South Korean Food and Agricultural Market Conditions Under COVID-19 Outbreaks
The IMF projected that, due to the spread of COVID-19, the global economy will exhibit a reversed growth (-3.0%) in 2020. The Korean economy is also forecast to grow a mere 0.2% in 2020 due to the huge losses in private consumption and exports for the time being, followed by a gradual moderation led by goods exports from 2H 2020. What are the impact and conditions by the global spread of COVID-19 on the food and agricultural industry in South Korea?
COVID-19 in general
The first local infection of COVID-19 was reported on 20 January 2020. The Korean government upgraded the disease status to 'Serious' (the highest level) on 23 February, when massive infection cases in a religious group in Daegu and Gyeongsangbuk-do province were found. Korea controlled COVID-19 through high diagnostic capability, a free press and a democratically accountable system. The government has asked people to only leave home for essential activities and has recommended the closure of bars, eat-in restaurants, religious services, and indoor sports. Daily new infections have been on a decline since mid-March.
With the strict social distancing campaign coming to an end on 5 May, South Korea began its 'everyday life quarantine scheme' on 6 May. This means various public institutions that were once closed, will re-open, and events and gatherings will be permitted. School has been confirmed to open gradually from seniors in high school on 20 May.
Local food and agricultural market
The Korean food market has been seriously hit by the on-going COVID-19 outbreak. Consumers have reduced outdoor activities dramatically, including shopping and dining trips, since 20 January 2020.
Most food retailers have ample supplies, and prices have been stable. Online food sales have skyrocketed. Grocery stores have seen an increase in sales as well as more people eat at home. Restaurants have been hit hard as people implement social distancing.
From a survey with Dutch food companies in Korea, the sales of Dutch food were observed to be stable. Although the sales in off-line markets dropped drastically, on-line sales offset the losses.
Korean agricultural production is threatened by a shortage of migrant labor due to Covid19-related travel restrictions. Other inputs remain in sufficient supply. Market conditions have impacted some product exports and smaller producers that supply school cafeterias, which have been closed for a prolonged period. Like other countries, the flower sector is also largely impacted due to decreasing consumption amid the crisis. The society is campaigning for flower promotion.
Air freight fares are on average 3 times higher than normal prices as cargo flights are restricted due to COVID-19. Sea freight is also influenced by soaring air freight fares. Some sea transportations were delayed or cancelled. The fares slightly went up, sometimes 1.5 times higher than average, but has been stabilized since April.
Trade has not been significantly disrupted, although some importers report a large drop in sales. Agri-food imports decreased about 3% in the 1st quarter of 2020 compared to the same period in 2019, while agri-food exports increased 6% due to increasing demand for Korean foods such as ginseng, kimchi and instant noodles in China.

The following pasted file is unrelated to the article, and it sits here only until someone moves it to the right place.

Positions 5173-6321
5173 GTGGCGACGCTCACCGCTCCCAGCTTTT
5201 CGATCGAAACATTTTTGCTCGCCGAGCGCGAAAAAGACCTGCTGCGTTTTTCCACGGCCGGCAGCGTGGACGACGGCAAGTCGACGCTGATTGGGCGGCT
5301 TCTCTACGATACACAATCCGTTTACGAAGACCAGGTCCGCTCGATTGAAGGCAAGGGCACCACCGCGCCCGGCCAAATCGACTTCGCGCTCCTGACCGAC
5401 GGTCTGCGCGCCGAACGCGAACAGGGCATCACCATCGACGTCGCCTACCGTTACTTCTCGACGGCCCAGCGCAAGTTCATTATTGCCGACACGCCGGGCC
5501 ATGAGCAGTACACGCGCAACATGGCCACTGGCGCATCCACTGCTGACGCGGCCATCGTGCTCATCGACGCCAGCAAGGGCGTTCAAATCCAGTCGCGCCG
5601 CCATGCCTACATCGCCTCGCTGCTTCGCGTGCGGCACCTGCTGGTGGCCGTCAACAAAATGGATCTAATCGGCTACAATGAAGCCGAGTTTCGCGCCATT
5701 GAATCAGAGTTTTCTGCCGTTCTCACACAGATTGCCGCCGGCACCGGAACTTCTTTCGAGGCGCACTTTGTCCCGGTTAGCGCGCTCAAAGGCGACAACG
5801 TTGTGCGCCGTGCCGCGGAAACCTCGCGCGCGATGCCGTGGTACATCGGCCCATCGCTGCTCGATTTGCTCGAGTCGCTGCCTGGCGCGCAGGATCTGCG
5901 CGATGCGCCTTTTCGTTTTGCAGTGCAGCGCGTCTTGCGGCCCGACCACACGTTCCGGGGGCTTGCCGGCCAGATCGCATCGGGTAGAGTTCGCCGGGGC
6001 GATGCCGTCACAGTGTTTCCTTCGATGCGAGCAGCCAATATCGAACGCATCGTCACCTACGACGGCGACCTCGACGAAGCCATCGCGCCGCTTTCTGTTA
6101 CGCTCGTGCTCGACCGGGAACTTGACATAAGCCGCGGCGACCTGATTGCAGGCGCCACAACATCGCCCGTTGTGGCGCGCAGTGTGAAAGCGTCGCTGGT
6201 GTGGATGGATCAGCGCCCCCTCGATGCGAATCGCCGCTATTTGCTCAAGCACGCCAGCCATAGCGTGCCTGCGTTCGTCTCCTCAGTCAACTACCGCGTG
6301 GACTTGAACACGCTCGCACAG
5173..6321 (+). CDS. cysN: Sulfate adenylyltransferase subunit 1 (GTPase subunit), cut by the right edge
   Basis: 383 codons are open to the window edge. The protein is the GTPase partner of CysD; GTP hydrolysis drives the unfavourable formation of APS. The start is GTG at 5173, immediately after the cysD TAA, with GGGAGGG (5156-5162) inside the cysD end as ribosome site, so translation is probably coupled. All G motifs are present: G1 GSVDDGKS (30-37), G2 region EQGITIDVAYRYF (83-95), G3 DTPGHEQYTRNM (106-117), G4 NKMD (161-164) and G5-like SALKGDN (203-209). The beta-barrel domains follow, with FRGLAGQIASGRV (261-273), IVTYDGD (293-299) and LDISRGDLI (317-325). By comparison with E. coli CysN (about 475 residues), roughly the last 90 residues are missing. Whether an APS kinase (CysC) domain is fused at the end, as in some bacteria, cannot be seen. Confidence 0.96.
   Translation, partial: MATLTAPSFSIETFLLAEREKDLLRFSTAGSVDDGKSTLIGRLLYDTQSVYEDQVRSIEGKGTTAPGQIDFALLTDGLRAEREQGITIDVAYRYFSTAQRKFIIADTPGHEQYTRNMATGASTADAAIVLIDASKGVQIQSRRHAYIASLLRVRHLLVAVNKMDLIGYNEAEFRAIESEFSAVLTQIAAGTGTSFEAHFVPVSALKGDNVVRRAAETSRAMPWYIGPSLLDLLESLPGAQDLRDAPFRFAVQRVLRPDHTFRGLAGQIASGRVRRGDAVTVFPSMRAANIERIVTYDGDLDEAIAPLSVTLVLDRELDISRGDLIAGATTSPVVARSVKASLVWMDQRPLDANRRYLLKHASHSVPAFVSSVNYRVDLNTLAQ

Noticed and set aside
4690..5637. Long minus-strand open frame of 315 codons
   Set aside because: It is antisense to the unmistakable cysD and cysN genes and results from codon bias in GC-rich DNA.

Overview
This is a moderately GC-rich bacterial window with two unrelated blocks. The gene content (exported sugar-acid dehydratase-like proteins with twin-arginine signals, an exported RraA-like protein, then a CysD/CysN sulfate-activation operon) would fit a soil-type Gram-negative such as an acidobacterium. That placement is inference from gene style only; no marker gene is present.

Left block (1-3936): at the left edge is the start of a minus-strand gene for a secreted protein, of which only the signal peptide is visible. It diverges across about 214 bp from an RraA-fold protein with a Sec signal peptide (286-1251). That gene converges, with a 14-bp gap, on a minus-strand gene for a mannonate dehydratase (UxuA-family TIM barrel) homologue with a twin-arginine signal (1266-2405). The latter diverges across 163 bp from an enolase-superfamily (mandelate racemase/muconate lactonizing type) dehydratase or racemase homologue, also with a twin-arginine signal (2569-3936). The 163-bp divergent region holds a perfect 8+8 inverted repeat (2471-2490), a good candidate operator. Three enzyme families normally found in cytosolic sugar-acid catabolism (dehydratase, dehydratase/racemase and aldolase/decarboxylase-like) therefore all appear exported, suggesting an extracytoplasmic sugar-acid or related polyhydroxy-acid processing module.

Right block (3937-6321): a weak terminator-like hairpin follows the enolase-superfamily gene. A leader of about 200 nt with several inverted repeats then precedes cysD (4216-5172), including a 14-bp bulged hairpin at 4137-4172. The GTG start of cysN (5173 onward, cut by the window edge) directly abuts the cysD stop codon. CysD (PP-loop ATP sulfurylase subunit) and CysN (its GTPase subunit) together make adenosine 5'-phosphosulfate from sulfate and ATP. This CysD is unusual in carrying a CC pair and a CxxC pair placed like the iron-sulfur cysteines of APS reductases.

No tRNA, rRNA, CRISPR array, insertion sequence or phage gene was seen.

Import value (USD 1,000)
Increase rate on-year (%)
Agri-food imports from the Netherlands has been stable. Even live plants which have to be transported by plane have actively been imported into Korea. Trade of agri-food machinery was damaged as it needs people (engineers) s’ travel for installation. Pork was also impacted because imported pork including Dutch pork goes generally to restaurants while local pork goes to individuals.
Measures / supports by the government
KRW 1 million (around EUR 755) as COVID-19 emergency disaster relief fund were given to four-person households in May, while single- to three-person households received less. Apart from this fund, regional governments already gave some funds to local residents in April. Small businesses also received Korean government-guaranteed loans in April. The 2nd program for small businesses will start at the end of May.
For agricultural production, MAFRA (the Ministry of Agriculture) increased resources for different kinds of funds such as Disaster Prevention Management Fund and Raw Material Purchase Fund, and decreased interest rates and farm machinery rental fees for farmers. Also the government has found new ways to support farmers that are severely affected by COVID-19 pandemic. With the schools closing, the organic farmers have lost their main client which were the school canteens. As a way of compensation, the Korean government has bought most of the organic products and delivered them as food packages to those under quarantine.
Since air freight fares stay high, Korean government has supported farmers to export fruits or vegetables into ASEAN countries by ship, instead of plane. In pilot exports of melon and strawberry, it is proven to be successful in terms of economic feasibility and quality (freshness).
Since Korean inspectors cannot come to the Netherlands for registration / inspection of Dutch agri-food companies due to COVID-19, Korean government has decided to replace some field inspections to paper inspections, or exempt field inspections temporarily.
As a response of EU’s measures on accepting copies of certificates from 3rd countries, Korea has also decided to accept copies of certificates from EU member states for all kinds of agri-food products.